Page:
anything you can think of, you can have it. Beautiful, amazing weather.

Outdoors are unbelievable. I mean you can do anything you want here.

But, you did give up some things by not being in a larger city, right?

Hey, I’m from Afghanistan! So I can’t complain, right? [laughter]

Fair point. Alright, let’s talk about the Noor Foundation clinic. Why did

you start it?

I’ve always wanted to do something, to give back. I’m a big believer in

giving back.

basement, we need an actual medical clinic, a place to practice medicine.

The idea kept evolving...

I said, “Let me create something that will not only be sustainable for the

community in the long-run, but be something that the community and

this county really need.” So that was the idea, and after that, it had this

snowball effect with others volunteering to help. Everyone was so excited

about it, they wanted to do things to help. That was two years ago, about

a year after I moved here, that I came up with the idea. I looked around

for guidance or someone’s footsteps I could follow, but I couldn’t find

anything. I really had to start from scratch.

... you see the beauty of what we do,

“and the sadness of what is missing...

And, why is that? Is there something about your upbringing or religious

background that led you down this path of service?

Part of it is religious. There is a strong tradition of giving back in the

Muslim faith. It’s a huge part of it. But part of it is just being human.

When I was growing up I really wasn’t in a position to give back, but now

that I have graduated, I’m a doctor, I have a great job and I can do it. My

initial thought was to create clinics internationally. I was looking at doing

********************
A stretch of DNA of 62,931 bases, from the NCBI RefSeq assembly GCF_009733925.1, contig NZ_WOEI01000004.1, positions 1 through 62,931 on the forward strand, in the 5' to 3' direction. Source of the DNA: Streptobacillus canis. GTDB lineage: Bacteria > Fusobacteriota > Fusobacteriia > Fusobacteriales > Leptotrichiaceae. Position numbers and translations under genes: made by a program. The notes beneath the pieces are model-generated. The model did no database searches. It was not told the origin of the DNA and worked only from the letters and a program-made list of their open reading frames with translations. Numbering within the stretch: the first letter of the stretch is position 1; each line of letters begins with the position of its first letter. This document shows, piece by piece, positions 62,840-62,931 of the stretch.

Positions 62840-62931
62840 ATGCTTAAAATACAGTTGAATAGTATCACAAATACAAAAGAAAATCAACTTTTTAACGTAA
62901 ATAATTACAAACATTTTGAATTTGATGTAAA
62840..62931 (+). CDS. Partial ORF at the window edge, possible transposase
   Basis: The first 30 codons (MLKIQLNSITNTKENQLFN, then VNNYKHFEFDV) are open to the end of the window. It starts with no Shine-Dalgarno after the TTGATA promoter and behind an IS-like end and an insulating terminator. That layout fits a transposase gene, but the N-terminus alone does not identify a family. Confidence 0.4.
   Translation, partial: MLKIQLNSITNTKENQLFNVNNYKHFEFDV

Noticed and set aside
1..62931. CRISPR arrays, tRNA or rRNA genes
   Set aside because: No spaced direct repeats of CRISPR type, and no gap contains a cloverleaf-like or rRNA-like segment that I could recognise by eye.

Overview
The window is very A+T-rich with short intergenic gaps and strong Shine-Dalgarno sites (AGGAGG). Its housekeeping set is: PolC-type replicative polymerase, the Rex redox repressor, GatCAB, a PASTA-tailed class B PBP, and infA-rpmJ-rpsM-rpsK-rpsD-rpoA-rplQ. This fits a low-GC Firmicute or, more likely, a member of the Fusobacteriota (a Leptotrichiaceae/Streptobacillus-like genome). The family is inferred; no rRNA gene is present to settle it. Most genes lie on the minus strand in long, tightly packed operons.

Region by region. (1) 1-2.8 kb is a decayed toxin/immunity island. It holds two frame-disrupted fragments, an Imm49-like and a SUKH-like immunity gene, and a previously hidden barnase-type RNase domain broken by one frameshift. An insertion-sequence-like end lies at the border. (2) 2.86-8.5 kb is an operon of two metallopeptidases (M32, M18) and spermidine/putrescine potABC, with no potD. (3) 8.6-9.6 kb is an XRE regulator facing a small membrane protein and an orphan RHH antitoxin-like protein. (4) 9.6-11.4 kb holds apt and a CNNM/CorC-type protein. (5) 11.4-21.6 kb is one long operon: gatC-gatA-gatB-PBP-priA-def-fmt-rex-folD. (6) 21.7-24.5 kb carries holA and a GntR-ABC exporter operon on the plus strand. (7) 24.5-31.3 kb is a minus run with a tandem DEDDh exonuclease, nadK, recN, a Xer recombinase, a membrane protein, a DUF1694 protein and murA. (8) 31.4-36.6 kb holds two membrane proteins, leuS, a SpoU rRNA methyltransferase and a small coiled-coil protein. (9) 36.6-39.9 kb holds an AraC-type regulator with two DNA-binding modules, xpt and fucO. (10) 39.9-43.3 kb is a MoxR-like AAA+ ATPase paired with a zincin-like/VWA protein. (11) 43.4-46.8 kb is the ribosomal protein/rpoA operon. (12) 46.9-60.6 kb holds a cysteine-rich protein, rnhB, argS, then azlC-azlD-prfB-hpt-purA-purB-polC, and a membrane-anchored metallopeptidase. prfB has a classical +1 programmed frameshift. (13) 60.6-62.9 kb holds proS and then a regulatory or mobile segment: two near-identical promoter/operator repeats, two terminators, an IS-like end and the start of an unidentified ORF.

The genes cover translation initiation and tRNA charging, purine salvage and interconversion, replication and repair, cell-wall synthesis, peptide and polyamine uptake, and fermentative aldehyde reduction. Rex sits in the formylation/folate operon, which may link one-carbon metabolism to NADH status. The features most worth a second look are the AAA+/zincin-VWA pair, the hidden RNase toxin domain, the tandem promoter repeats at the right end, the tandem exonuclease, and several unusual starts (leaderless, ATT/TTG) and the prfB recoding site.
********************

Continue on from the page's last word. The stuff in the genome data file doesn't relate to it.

something in Afghanistan and Kenya. My focus had been to do something

there. But, after living here and getting to know the area and seeing what

was going on in the county I realized that there was this tremendous

need locally. We have over 30% of our people uninsured, over 4,000

uninsured come to the hospital annually. There are a lot of uninsured

people using the ER as their only source of health care. In many cases

we’re talking about serious diseases, many of which could have been

avoided with proper care.

But, isn’t it true that so many of these ER visits are avoidable?

It’s not that they don’t take their medication or they don’t care, it’s that

they can’t see a physician for care because they can’t afford it. Some of

them don’t see physicians for years. Some had health insurance but they

lost their job and stop taking their medication. I remember a gentleman

coming into the ER, he was about 45-years-old with three kids. He had

lost his job. And when his health insurance ran out, he stopped going

to the doctor, stopped taking his medication, and he ended up having

a stroke. Not only is he unable to care for his children now, but the cost

of the initial care for his stroke is somewhere between $90,000 and

$100,000. Over his lifetime, including rehabilitation, it can go into the

millions. Who pays for that? We all do. So, seeing that, I knew it was

preventable. I’m a big believer in taking care of your neighbors first –

that’s a big part of the teachings of Islam, as well: “Care for your family;

care for your neighbors; care for your town, and then care, care and keep

expanding outward.” I grew up with that instilled in me, so I needed to

help my neighbors.

How did you plan to do that?

So, my idea was just to open a small place to see people when I wasn’t

working. Even if it was a church basement somewhere, I didn’t care. I

just planned to donate my free time to seeing patients locally. That was

my goal initially. But, then when I started talking to other physicians and

nursing staff about my plan, there was just a huge desire to be involved.

People would say to me, “I want to do this too, I want to be a part of this.

Tell me what you need me to do.” The number of people who wanted to

help became so big that I thought there is no way we can be in a church

16 | SLO LIFE Magazine feb/mar 2012

How long did it take?

There are so many things to have to deal with. Just making sure it’s a

non-profit, for example, is a big process. Doing that alone took about 7 or

8 months to establish the status with the IRS. Just opening a place is easy.

But to do it as a non-profit, a free medical clinic, there were so many

hoops to jump through. I spent about 20 to 25 hours a week for nearly

two-and-a-half years just to get all of the paperwork completed and

all of the equipment and lease improvements we needed to be able to

open. We had rented the space during that time - about two years in all -